Montana Economic Overview
Montana, known as Big Sky Country due to its panoramic views, is the fourth largest state but the 44th in population. The Rocky Mountains sprawl across the westernmost third of the state, in which hard rock mining, tourism, and lumber make up major portions of the economy. Ranching, farming, oil drilling, and coal mining are important industries in the east, which is part of the Great Plains.
Montana thrives on outdoor activities such as hunting, fishing, and summer and winter sports. Three of the five entrances to Yellowstone National Park are located in Montana, which also boasts Glacier National Park and the Beartooth, Castle, Crazy, and Snowy mountain ranges. Consequently, about a third of Montana’s employees work in service industries. Montana’s per capita income of $30,688 is near the lowest fifth of the country.
The Louisiana Purchase of 1803 brought the area of Montana under U.S. jurisdiction. At this time, fur trading was the territory’s main business until gold was discovered in the 1850s. By the time Montana became a state in 1889, the gold boom had attracted miners from other states and Native Americans were corralled into federal reservations.
Cattle ranching became popular alongside mining for silver and copper as well as gold, which resulted in the growth of mining towns. Copper mines in Montana produced roughly half the copper in the entire country by the end of the 19th century, and the wealthy mine owners controlled the newspapers, politics, and government of the state until the diversification of Montana’s economy in the 1940s. A railroad system constructed from 1880 to 1909 enabled greater access to market for livestock and for the mining industry.
The revised Homestead Act of 1906 encouraged young couples to settle in the state, and Montana’s population more than doubled by 1920. A major drought and the Great Depression of the 1930s severely hampered the economy, until the New Deal revived the farming and silver mining sectors and financed public works projects.
After World War II, manufacturing grew slowly, and the production of coal and crude oil increased. Insects, drought, and falling prices in the 1980s reduced farm income, but by the 1990s, the manufacturing and construction industries had strengthened the economy. Today, tourism is a big draw for people who want to "get away from it all" and enjoy the still-pristine beauty of Montana’s great outdoors.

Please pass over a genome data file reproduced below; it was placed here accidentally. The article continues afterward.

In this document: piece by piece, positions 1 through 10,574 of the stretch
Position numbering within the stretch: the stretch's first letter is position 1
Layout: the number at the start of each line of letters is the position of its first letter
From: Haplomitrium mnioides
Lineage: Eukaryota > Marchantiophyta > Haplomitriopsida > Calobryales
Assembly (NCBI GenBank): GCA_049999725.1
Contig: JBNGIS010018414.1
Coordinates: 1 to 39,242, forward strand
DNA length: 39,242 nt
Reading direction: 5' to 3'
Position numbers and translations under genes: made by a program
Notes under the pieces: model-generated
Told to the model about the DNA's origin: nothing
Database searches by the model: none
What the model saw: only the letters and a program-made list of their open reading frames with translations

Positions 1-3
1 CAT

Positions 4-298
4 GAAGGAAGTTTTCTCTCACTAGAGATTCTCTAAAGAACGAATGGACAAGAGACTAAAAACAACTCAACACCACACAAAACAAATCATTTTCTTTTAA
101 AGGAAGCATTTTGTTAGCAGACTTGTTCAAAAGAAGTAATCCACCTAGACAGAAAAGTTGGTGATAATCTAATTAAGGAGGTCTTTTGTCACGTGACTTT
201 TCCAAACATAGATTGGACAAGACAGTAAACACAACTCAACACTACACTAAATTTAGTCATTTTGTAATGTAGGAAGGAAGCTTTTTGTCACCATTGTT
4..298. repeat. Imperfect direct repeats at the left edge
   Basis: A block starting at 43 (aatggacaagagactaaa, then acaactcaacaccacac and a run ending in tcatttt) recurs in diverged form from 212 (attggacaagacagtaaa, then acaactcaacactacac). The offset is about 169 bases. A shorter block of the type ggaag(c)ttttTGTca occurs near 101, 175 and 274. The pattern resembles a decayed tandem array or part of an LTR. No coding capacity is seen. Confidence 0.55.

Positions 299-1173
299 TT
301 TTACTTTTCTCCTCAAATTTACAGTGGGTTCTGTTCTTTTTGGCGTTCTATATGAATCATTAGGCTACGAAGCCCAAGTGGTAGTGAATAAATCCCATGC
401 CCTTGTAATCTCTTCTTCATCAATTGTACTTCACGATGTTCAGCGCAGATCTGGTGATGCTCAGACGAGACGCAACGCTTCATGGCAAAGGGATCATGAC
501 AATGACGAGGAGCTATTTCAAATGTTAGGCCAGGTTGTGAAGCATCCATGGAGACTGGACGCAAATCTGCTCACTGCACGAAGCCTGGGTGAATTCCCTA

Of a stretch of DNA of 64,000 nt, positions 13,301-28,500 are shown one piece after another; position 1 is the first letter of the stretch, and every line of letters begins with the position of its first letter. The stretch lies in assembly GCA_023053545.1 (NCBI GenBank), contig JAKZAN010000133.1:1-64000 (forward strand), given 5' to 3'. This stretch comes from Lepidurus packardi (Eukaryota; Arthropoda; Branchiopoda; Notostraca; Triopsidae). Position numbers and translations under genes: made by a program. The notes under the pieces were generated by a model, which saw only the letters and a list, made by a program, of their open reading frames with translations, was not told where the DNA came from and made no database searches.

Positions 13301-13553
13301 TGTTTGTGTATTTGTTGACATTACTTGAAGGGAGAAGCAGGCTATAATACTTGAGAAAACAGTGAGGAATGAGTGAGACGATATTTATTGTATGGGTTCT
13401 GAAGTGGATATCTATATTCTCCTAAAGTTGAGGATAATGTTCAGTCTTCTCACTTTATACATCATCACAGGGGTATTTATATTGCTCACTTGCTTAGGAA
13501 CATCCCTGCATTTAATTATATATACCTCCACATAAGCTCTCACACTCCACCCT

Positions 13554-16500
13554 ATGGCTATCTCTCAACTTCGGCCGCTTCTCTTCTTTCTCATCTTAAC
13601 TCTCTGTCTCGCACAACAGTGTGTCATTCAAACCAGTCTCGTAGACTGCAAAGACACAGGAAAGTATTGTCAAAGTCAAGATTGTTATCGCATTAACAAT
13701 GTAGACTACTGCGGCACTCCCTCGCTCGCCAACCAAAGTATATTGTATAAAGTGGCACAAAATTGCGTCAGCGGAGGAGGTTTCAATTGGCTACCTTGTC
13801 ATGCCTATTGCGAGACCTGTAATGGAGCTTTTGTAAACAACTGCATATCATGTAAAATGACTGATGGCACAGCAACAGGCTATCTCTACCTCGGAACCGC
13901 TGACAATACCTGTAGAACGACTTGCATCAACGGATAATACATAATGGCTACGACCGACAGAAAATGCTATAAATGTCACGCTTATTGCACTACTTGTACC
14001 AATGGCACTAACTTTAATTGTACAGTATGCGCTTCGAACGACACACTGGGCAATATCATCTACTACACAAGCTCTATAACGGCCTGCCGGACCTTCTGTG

Montana produces an estimated $3.2 billion worth of crops and livestock annually, with wheat the leading crop at $1 billion, followed by hay, at $474 million, and potatoes, at $47 million. Livestock, cattle, and calves bring in $1.3 billion, with milk and dairy products adding $54 million.
About 100 Montana farms have been converted to organic farms, with an average income of $42,000 per farm. Montana’s lumber industry generates sales of $710 million annually and employs more than 9,000 workers. In addition, Montana usually ranks among the 10 largest producers of honey in the nation, with annual sales of more than $12 million.
BANKING AND FINANCE
Some 75 banking institutions do business in Montana, with total assets of $20.7 billion and a combined income of approximately $200 million annually. No bank in Montana has failed since the turn of the century, despite the effects of the recent worldwide economic crisis.
Thirty-three newspapers and 16 magazines are published in Montana, and 40 television stations and 164 radio stations broadcast in the state. There are 16 telephone companies in Montana. The telecommunications industry has more than $500 million worth of infrastructure assets in services and invests more than $50 million annually in new facilities and services. More than 630 employees work in the industry, earning about $50 million in salary and benefits yearly.